Fiction writer Rowena Macdonald says she finds writing dialogue much easier than constructing a plot—because, as she says, dialogue is all around us in real life, whereas strong fiction plots are not. She then offers 10 tips for solid dialogue. My favorites:
- “Don’t write out ums and ers. They are realistic, but they look cartoonish in a piece of literature. Instead, use ellipses to give the impression of pauses or uncertainty.”
- “If writing dialogue for a character with a specific accent, don’t write it out phonetically, as this can look patronizing and old-fashioned. Use odd syntax and a few choice bits of slang to convey their accent.”
- “Don’t be afraid to let conversations hang unresolved in mid-air and move on to another scene.”
Read more dialogue tips here from Macdonald—plus check out these other pieces from this month’s Glimmer Train bulletin:
- Want by Selena Anderson
- On the Preconceptual World by George Saunders
- To My Unknown Daughter: On the Inheritance of Writing by Melissa Sipin
Jane Friedman (@JaneFriedman) has 20 years of experience in the publishing industry, with expertise in digital media strategy for authors and publishers. She is the publisher of The Hot Sheet, the essential newsletter on the publishing industry for authors, and was named Publishing Commentator of the Year by Digital Book World in 2019.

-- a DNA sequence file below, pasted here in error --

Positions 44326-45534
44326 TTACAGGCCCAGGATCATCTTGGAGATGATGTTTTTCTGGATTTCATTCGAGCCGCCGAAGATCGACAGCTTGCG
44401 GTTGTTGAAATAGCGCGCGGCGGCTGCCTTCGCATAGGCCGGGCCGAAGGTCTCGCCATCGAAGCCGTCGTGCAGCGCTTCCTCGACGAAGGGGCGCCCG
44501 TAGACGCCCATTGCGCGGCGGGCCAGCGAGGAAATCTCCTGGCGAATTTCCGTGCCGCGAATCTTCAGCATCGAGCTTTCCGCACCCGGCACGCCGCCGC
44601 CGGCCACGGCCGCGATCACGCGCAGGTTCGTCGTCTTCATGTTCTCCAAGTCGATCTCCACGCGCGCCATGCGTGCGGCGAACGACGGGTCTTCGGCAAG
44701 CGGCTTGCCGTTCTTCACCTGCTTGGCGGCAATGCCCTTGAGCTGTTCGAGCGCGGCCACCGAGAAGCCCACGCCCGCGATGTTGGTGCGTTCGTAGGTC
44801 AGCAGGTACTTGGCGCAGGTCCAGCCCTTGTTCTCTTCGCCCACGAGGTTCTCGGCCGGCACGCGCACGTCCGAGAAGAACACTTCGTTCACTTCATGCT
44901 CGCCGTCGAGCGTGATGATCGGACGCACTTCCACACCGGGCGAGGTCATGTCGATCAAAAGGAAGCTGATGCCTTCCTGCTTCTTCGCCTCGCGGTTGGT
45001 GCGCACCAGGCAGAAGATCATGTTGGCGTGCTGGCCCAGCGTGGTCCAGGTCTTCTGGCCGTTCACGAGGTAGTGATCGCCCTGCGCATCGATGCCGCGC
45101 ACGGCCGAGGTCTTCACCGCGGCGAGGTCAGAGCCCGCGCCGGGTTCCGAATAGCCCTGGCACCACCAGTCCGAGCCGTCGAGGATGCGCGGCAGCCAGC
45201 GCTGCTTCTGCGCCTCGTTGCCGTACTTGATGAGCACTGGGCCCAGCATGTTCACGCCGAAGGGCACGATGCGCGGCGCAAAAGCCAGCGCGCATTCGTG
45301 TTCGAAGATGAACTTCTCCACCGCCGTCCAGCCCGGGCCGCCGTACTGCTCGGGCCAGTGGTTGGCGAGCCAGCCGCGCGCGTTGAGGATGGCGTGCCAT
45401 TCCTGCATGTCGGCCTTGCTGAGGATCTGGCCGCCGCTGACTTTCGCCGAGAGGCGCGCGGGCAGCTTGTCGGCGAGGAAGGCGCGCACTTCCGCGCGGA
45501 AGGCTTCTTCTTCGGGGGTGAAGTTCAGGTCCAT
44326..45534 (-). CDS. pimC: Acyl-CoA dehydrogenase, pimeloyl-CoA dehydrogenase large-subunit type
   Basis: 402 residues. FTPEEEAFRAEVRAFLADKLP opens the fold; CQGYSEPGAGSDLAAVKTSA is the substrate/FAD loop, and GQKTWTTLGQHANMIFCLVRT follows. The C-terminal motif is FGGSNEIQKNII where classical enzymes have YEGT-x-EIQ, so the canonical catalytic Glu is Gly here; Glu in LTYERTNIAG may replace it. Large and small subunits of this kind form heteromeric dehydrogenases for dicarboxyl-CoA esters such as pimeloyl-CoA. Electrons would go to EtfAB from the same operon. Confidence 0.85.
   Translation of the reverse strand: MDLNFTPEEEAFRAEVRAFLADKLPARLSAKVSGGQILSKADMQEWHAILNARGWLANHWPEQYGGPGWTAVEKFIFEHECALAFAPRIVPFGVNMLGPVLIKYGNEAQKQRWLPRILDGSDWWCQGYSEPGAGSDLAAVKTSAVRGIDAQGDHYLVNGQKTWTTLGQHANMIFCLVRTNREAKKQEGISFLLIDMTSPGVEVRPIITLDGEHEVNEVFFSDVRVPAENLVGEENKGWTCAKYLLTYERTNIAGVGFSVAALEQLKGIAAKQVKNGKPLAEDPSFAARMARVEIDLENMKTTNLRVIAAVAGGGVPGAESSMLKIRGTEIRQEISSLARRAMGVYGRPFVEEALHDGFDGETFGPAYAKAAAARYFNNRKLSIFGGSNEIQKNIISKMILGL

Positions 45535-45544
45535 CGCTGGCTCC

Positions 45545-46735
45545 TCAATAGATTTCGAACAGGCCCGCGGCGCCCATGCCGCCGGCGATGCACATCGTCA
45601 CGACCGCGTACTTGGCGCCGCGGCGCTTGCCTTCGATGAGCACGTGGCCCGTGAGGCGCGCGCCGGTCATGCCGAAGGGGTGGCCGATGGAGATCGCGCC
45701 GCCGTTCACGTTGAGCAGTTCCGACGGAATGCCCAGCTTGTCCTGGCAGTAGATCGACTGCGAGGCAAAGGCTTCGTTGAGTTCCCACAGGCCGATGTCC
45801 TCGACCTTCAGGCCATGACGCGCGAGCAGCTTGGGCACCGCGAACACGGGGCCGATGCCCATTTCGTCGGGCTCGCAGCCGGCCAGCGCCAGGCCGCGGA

In addition to being a columnist for Publishers Weekly, Jane is a professor with The Great Courses, which released her 24-lecture series, How to Publish Your Book. Her book for creative writers, The Business of Being a Writer (University of Chicago Press), received a starred review from Library Journal.
Jane speaks regularly at conferences and industry events such as BookExpo America, Digital Book World, and the AWP Conference, and has served on panels with the National Endowment for the Arts and the Creative Work Fund. Find out more.